Brooktree Health Services 6500 Brooktree Road Wexford, PA 15090 724-935-0460

Recovery is a journey, not a destination. 24

PITTSBURGH CITY PAPER 01.20/01.27.2016

In a change from huuuuge movies, in Superman 2050, seven actors stage an original tale about the superhero all on a 3-by-7-foot platform. It’s enough room to re-create Metropolis and a battle between Superman and villain Lex Luthor. This 40-minute family-friendly show is presented by the visiting Theater Unspeakable. March 18-19. August Wilson Center, Downtown. 412-456-6666 or www.trustarts.org


the fun way to stick to your new year’s resolution!

almost eerily prophetic — or maybe, as with all things Bowie, the stars have simply aligned. Feb 23. The Andy Warhol Museum, North Side. 412-237-8300 or www.warhol.org Known for his work with Miles Davis and others, Jack DeJohnette is one of the most influential jazz drummers in the game. Don’t miss him when he’s joined by famed dancer Savion Glover (Bring in ’Da Noise, Bring in ’Da Funk) for a celebration of percussion and rhythm. Feb. 26. Manchester Craftsmen’s Guild, North Side. 412-322-1773 or www.mcgjazz.org If it was good enough for 1896 … the

Pittsburgh Symphony Orchestra

stages a celebratory concert marking its 120th anniversary to the exact date, with a commemorative show featuring significant pieces from its history, including some works performed at its first concert, in 1896. Feb. 27. Carnegie Music Hall, Oakland. 412-456-6666 or www.trustarts.org For many, the highlight of the season will be when Pete Townshend, Roger Daltrey and their touring band (which includes drummer Zak Starkey, Ringo’s son) bring The Who Hits 50 tour hese rock greats aren’t aren t to town. These getting anyy younger, so see them while you can. March 16. Consol Energy Center, Uptown. ptown. 800 or www. 412-642-1800 rgycenter.com consolenergycenter.com Her first hitt launched d memes, a thousand but there’ss more ae Jepsen to Carly Rae than “Call Me Maybe.” On her follow-up release, ON, N she E•MO•TION, to the tapped into die dancecurrent indie eist and pop zeitgeist at she could proved that cord you make a record n to all the could listen gh. way through. March 18. Mr. Small’s Theatre, Millvale. 447 412-821-4447 or www. om mrsmalls.com

Winter in Oakland by Instagrammer @lilysmithofficial {PHOTO COURTESY OF DESE’RAE L. STAGE}

Emily St. John Mandel, Feb. 15

Tag your winter photos of Pittsburgh as #CPReaderArt and we just may re-gram you!

With last year’s three-LP rock opera, The Most Lamentable Tragedy, New Jersey’s Titus Andronicus challenges the idea that upbeat punk music must also be brief. Of course, because some of those songs clock in at under a minute, no one is reinventing the wheel — and that’s a good thing. March 20. Cattivo, Lawrenceville. 412-687-2157 or www.cattivopgh.com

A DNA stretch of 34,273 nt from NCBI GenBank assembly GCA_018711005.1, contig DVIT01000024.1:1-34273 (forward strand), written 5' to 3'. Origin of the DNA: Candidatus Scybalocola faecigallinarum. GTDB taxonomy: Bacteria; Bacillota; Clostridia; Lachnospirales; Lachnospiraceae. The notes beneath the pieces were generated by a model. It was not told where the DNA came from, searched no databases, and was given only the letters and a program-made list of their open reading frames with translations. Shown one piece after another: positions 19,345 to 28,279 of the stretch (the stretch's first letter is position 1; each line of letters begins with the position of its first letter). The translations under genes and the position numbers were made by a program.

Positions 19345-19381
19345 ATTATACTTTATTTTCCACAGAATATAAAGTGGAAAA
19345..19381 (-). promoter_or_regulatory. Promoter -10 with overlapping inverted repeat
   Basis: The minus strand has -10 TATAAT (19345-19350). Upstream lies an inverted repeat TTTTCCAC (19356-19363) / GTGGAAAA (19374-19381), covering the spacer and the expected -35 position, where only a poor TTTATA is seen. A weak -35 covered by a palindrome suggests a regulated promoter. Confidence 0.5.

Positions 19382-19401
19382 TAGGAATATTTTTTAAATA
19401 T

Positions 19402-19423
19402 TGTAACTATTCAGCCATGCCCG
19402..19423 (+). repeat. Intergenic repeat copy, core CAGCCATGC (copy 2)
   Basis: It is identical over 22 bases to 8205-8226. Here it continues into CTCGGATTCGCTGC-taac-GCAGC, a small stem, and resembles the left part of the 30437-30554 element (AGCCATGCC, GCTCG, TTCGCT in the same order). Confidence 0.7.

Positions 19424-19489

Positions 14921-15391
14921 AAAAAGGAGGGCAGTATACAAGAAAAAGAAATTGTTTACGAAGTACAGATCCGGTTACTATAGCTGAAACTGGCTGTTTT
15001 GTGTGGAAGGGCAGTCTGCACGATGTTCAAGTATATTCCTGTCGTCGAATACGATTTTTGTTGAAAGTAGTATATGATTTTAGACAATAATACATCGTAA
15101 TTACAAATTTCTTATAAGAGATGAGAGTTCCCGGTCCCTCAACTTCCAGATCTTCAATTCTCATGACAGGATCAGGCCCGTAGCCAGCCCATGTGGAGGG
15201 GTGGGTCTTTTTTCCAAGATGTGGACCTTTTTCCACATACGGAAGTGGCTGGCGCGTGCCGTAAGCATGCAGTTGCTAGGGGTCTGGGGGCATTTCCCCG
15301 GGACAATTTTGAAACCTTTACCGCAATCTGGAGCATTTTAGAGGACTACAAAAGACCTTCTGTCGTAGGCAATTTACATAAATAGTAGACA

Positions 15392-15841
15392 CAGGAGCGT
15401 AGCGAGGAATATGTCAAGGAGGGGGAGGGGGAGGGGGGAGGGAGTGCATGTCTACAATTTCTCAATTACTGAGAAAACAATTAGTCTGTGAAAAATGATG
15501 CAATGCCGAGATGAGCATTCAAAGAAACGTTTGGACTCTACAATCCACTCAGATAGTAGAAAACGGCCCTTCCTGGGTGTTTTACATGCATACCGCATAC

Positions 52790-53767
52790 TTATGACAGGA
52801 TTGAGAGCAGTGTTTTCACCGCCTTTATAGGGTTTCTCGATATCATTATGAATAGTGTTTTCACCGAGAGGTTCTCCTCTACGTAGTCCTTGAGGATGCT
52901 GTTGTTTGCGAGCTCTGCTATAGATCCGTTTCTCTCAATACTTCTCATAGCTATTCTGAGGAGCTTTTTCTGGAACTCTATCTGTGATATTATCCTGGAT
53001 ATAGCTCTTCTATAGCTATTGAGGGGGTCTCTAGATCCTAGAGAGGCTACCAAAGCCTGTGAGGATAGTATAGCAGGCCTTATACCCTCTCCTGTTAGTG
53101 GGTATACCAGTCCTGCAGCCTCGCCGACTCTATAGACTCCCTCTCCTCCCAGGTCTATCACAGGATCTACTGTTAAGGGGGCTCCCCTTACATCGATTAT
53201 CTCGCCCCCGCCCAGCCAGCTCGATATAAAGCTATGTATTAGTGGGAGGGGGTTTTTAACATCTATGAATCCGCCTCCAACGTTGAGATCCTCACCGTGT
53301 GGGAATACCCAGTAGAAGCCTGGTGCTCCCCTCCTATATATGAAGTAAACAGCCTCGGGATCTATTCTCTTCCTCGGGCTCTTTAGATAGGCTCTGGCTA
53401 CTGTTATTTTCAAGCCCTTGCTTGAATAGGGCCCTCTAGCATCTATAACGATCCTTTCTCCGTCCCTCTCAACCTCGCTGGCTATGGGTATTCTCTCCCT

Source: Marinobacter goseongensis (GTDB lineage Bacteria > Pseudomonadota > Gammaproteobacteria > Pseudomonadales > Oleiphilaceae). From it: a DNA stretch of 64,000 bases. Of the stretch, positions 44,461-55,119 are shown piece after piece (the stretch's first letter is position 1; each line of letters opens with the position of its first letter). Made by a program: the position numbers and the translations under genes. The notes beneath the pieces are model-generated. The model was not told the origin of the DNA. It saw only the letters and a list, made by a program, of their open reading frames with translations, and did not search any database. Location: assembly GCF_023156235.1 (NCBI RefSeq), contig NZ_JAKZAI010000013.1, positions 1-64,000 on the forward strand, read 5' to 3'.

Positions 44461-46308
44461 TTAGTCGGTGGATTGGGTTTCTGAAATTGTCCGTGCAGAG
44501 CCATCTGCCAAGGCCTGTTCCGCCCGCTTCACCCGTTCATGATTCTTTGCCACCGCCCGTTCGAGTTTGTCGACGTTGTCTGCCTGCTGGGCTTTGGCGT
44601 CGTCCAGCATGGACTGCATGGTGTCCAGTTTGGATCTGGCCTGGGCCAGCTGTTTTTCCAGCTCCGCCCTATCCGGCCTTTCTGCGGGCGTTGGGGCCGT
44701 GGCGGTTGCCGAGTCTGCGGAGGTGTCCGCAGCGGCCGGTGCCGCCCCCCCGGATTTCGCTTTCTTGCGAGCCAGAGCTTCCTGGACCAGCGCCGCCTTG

Dance for f all ages, ages pole dancing... ancing ancing... nccing ng and more. ore. ore re. re

pghcitypaper

4765 LIBERTY ERTY AVE AVE. | BLOOMFIELD 412 412.681.0111 6811 0111

Literary

PITTSBURGHDANCECENTER.COM

Poet and writer Rac Rachel Zucker’s book Museum of Accidents was a finalist for the N National Book Critics Circle Award; her nine books also include The Pede Pedestrians, a double collection of prose an and poetry. On memo MOTHERs, the heels of her memoir, w the New York-based writer visits the

Pittsburgh Contempor Contemporary Writers Series on Feb. 11. Frick Fine Arts

p Auditorium, Oakland. pghwriterseries. wordpress.com Novelist Emily St. John Mandel, Statio Eleven (about whose latest was Station Shakespear a troupe of Shakespearean actors post-apocalyp America) touring a post-apocalyptic L Monday visits Pittsburgh Arts & Lectures’ Night Lectures. Feb. 15 15. Carnegie Music Hall, Oakland. 41 412-622-8866 or www.pittsburghlecture www.pittsburghlectures.org Join carto to oon o ist and illus cartoonist illustrator Stephan Pastiss at Pitts Pittsburgh Arts Stories. You. & Lectures’ Authors. S series. Pastis is known for both his riotous com comic strip “Pearls Before Swi Swine” and his “Timmy Fa Failure” kids’ book series, a about a hapless

{PHOTO COURTESY OF JUERGEN FRANK}

Jennifer Koh at the Pittsburgh Symphony Orchestra, Feb. 27

CONTINUES ON PG. 26

NEWS

+

M A I N F E AT U R E

+

TA S T E

+

MUSIC

+

SCREEN

+

ARTS

+

EVENTS

+

CLASSIFIEDS

25


PEABO

WINTER GUIDE, CONTINUED FROM PG. 25

BRYSON

the Voice of Love

Dreamcatcher, at Faces of Conflict

child detective. Pastis visits Carnegie Lecture Hall for a Feb. 21 talk, book-

Festival and The Pittsburgh Creative Arts Festival. Besides yarn work, there are

signing and lemonade reception. Oakland. 412-622-8866 or www.pittsburghlectures.org

also workshops on quilting, paper arts, sewing and felting. March 4-6. David L. Lawrence Convention Center, Downtown. www.pghknitandcrochet.com

Other